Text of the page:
Monday, March 4, 2013

Jesus : his birth and his death, but not his life!

On friday last I went to Gainesville, GA to hear Marcus Borg lecture at Breneau University. He made a statement that caught my attention, " a religion of the afterlife is of no threat to the way things are," I wrote it down and went home and posted it to facebook. After I posted it, I was done and could scarcely remember what that quote was today. It was however, another statement Borg made that didn't grab me nearly as much at the time, I didn't post it to facebook or twitter but I marinated on it for the next several days and it has now led me to this blog for the first time in a year and a half.

Borg was asked if he believed creeds, like the apostles creed and nicene creed could be a harmful element in Christian liturgy and life. His answer included far more than this, but this is what I couldn't shake, "the problem with creeds is that they examine Jesus birth and his death but do not say a single word about his life." This has led me to series of questions. Is it possible to emphasize what we believe about Jesus to the exclusion of what He believed? Do we care more about his titles than his attributes? Is it possible to know how he got here and how he left and not know who he was?

A few weeks ago I posted a link to information about a protest vigil being sponsored by Georgians for Alternatives to the Death Penalty, the state of Georgia was scheduled to execute a Mentally challenged individual that evening, despite a supreme court ruling against executing children and the mentally challenged. One of my evangelical christian friends responded to that post with an unfortunately common misquote of Jesus, she said, "what about an eye for an eye, didn't Jesus say that?  I directed her to Matthew chapter 5 and answered,  No, he didn't! We debated further with little accomplished and I was faced with the question I had asked myself so many times before and yet had never found an answer. Here's the question. How can you claim to follow Jesus and yet be pro war, pro gun, pro discrimination, anti helping the poor and so on? Marcus Borg answered that question for me last Friday. You see, in much of Christianity today it is possible to disagree with or just disregard much or all of what Jesus said and how he lived as long as you proclaim his virgin birth, death, burial and resurrection.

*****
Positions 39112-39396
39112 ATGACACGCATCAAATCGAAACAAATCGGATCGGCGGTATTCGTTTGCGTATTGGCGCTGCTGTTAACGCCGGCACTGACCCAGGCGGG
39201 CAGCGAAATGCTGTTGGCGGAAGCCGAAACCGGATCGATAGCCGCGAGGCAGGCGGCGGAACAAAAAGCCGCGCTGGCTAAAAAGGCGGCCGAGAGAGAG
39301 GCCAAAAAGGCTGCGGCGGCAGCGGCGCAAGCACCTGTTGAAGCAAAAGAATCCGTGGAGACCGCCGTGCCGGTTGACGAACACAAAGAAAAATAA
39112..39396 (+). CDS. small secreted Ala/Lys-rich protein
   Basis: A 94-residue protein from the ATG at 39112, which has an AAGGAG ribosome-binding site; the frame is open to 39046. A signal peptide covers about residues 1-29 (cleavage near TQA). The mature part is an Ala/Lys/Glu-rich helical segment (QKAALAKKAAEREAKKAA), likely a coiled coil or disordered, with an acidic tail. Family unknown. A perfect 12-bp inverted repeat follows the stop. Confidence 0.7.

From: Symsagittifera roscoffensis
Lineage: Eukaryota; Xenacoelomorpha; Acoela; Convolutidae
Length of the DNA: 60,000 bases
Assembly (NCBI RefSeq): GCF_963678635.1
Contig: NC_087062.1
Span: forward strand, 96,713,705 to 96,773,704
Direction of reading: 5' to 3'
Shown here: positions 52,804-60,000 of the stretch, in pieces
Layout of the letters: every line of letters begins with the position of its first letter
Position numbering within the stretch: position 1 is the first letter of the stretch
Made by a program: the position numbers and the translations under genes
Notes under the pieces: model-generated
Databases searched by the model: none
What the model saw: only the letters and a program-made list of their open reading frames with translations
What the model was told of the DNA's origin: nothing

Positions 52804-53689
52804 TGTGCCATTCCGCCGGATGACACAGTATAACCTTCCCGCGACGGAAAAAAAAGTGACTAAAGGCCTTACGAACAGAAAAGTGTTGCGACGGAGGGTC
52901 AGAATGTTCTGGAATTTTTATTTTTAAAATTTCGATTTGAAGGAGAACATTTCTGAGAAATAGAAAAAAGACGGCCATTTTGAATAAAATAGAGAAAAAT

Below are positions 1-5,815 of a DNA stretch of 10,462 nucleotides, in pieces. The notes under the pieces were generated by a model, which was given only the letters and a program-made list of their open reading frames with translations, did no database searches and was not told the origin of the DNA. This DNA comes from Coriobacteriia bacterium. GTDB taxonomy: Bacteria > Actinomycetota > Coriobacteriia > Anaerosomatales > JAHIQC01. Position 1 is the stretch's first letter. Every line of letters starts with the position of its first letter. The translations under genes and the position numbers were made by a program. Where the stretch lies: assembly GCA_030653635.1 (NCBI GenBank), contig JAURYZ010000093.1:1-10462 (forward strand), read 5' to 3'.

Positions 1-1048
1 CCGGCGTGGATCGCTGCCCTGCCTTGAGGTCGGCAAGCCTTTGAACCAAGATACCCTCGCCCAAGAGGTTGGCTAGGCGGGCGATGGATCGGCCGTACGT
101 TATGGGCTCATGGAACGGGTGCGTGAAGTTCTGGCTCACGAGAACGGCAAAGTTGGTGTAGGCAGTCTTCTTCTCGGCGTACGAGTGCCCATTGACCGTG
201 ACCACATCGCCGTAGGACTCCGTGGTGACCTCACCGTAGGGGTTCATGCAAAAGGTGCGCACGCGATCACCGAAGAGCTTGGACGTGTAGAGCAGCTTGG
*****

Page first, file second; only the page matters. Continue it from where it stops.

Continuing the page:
Initially I viewed the Matthew 5 misquote as only that, a misquote or misunderstanding, probably due to only reading part of the chapter, but it is far more than that, it is a complete disconnect with who Jesus was. It attributes to Jesus, not just something different than what he said but the exact opposite of what he said. I never knew Dr King, but I know enough of what he said and stood for to not be fooled if someone told me he advocated violence, so how is it that you can "know" and "follow" Jesus and not recognize when someone misrepresents him?

Let's look past (or put down, if you observe lent) the emphasis on the virgin birth and the events of easter week and look at what he said, how he lived, who he befriended and see if we can't discover who he really was and is.